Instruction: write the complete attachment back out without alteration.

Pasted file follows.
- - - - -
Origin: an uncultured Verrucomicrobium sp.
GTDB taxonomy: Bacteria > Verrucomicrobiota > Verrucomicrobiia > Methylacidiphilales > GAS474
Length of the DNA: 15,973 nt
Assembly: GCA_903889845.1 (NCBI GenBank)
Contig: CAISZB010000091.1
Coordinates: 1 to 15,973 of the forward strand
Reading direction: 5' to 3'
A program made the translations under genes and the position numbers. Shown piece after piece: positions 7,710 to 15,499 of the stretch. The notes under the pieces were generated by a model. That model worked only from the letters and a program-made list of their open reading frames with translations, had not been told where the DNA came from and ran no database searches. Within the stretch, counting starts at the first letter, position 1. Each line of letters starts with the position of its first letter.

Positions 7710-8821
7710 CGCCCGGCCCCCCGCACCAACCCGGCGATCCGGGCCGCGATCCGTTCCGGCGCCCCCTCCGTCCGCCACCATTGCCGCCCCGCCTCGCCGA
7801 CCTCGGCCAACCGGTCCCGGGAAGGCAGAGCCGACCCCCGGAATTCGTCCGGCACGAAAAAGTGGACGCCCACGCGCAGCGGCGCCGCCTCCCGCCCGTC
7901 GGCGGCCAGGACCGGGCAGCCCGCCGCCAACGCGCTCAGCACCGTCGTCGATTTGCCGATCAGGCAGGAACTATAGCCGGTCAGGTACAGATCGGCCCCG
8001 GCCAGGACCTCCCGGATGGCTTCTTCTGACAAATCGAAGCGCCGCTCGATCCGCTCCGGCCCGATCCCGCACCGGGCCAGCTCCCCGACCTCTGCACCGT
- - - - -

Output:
Origin: an uncultured Verrucomicrobium sp.
GTDB taxonomy: Bacteria > Verrucomicrobiota > Verrucomicrobiia > Methylacidiphilales > GAS474
Length of the DNA: 15,973 nt
Assembly: GCA_903889845.1 (NCBI GenBank)
Contig: CAISZB010000091.1
Coordinates: 1 to 15,973 of the forward strand
Reading direction: 5' to 3'
A program made the translations under genes and the position numbers. Shown piece after piece: positions 7,710 to 15,499 of the stretch. The notes under the pieces were generated by a model. That model worked only from the letters and a program-made list of their open reading frames with translations, had not been told where the DNA came from and ran no database searches. Within the stretch, counting starts at the first letter, position 1. Each line of letters starts with the position of its first letter.

Positions 7710-8821
7710 CGCCCGGCCCCCCGCACCAACCCGGCGATCCGGGCCGCGATCCGTTCCGGCGCCCCCTCCGTCCGCCACCATTGCCGCCCCGCCTCGCCGA
7801 CCTCGGCCAACCGGTCCCGGGAAGGCAGAGCCGACCCCCGGAATTCGTCCGGCACGAAAAAGTGGACGCCCACGCGCAGCGGCGCCGCCTCCCGCCCGTC
7901 GGCGGCCAGGACCGGGCAGCCCGCCGCCAACGCGCTCAGCACCGTCGTCGATTTGCCGATCAGGCAGGAACTATAGCCGGTCAGGTACAGATCGGCCCCG
8001 GCCAGGACCTCCCGGATGGCTTCTTCTGACAAATCGAAGCGCCGCTCGATCCGCTCCGGCCCGATCCCGCACCGGGCCAGCTCCCCGACCTCTGCACCGT